Hold Me Tight

Posted on March 24, 2012

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“From the cradle to the grave, humans desire a certain someone who will look out for them, notice and value them, soothe their wounds, reassure them in life’s difficult places, and hold them in the dark.”  Dr. Sue Johnson (2004, p. 34)

Hold Me Tight, Seven Conversations for a Lifetime of Love is a book directed to couples to help deepen or restore secure attachment and safety in the marriage relationship.  Written by Dr. Susan Johnson, the marital therapist who developed emotionally focused therapy, the book introduces couples to the idea of attachment as the most basic of human needs.  In addition to the book, couples’ workshops[1] are also available.  These are generally supported by therapists who practice emotionally focused therapy.

I recently had the opportunity to assist in a Hold Me Tight couples intensive weekend.  It is a great gift to work with couples and see them connect emotionally in ways that they either have not experienced in a long time or perhaps have never experienced.  The materials in the book and the workshop are worthy of some attention.  Hence, this is the start of a new series of blog posts.

As the quote that opened this post observed, each of us needs to know that someone has our back, that there is someone to whom we matter, and that that person will be available (and emotionally responsive) to us in time of need.  Essentially, the assertion here is that emotional responsiveness is the key to a lifetime of love (Johnson, 2008).  An acronym that represents the main components of emotional responsiveness, “the building blocks of a secure attachment bond” (Wooley & Palmer-Olson, 2010) is A.R.E. (A.R.E. you there for me?).  The “A” is accessibility.  (Can I reach you? Will you open up to me?  Do you need me?) The “R” is responsiveness.  (Can I depend on you? Will you come when I call?) The “E” is engagement.  (Do you value me?  Will you keep me close?).  A partner does not need to be accessible at every moment, but at key times it is critical to the bond.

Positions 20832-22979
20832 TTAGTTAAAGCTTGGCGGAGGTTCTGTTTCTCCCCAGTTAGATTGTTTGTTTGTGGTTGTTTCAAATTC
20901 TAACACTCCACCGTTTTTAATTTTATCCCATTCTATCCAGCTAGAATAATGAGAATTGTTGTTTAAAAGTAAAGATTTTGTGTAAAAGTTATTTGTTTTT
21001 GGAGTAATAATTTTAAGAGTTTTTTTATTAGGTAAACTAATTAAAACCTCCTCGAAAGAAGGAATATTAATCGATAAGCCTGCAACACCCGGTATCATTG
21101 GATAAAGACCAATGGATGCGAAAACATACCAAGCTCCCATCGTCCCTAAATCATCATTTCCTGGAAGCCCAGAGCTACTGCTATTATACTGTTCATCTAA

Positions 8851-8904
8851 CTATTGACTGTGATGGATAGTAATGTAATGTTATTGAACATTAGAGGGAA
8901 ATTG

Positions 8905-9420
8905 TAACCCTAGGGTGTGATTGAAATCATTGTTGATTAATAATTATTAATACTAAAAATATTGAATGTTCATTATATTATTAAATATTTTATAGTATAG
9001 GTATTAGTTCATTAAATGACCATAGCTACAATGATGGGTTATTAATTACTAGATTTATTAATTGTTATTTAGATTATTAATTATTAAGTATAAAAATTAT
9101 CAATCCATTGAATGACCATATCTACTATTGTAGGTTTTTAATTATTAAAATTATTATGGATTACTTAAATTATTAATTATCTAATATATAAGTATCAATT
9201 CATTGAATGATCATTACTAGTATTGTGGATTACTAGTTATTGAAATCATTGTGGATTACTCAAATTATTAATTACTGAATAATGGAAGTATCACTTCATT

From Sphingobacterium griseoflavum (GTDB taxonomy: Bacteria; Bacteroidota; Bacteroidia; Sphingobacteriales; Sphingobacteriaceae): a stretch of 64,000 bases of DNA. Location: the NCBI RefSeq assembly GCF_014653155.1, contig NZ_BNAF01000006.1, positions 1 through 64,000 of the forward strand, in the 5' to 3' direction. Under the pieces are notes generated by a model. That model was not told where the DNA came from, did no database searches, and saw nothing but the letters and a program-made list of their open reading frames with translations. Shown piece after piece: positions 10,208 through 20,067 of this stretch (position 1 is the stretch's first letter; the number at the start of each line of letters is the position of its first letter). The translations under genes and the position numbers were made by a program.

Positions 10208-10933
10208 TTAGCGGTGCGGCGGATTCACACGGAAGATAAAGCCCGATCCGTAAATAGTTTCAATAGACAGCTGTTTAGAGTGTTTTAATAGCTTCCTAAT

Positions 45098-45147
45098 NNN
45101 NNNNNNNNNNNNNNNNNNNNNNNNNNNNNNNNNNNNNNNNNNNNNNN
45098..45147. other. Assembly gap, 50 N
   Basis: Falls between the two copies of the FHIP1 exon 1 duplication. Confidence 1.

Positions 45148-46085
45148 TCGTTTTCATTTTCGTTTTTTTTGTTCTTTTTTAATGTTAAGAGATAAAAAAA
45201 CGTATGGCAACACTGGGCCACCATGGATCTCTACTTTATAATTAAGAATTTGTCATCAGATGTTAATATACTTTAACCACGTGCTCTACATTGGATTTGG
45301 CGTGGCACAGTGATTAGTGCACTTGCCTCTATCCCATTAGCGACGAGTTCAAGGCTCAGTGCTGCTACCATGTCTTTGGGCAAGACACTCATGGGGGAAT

In this series, we will look at some of the negative cycles that can take work against emotional safety and connection and how to combat them, the ways in which partners find each other’s raw spots, and paths to healing from past hurts.

Next post: Conversation 1: Recognizing the Demon Dialogues.

References

Johnson, S. (2008). Hold me tight: Seven conversations for a lifetime of love. New York: Little, Brown and Company.

Johnson, S. (2004). The practice of emotionally focused couple therapy. (2nd ed.). Milton Park: Taylor & Francis Group.

Woolley, S., & Palmer-Olsen, L. (2010). Emotionally focused therapy externship.  Unpublished document.

“I work with individuals, couples, and families to help develop secure connections
and craft manageable solutions.”

More information is available on my website www.scottwoodtherapy.com.  I am also available for speaking engagements, seminars, and retreats http://scottwoodtherapy.com/Page5.html.

Scott Wood is a registered marriage and family therapist intern (IMF67385) and is supervised by Dr. Melinda Reinicke, Psychologist (Psy11011).


[1] Along with my colleague, Treina Nash, LMFT, I will be facilitating a 2 day Hold Me Tight couples’ intensive on May 5, 2012 and May 12, 2012.  For registration information, contact me or visit www.rcacounseling.com.

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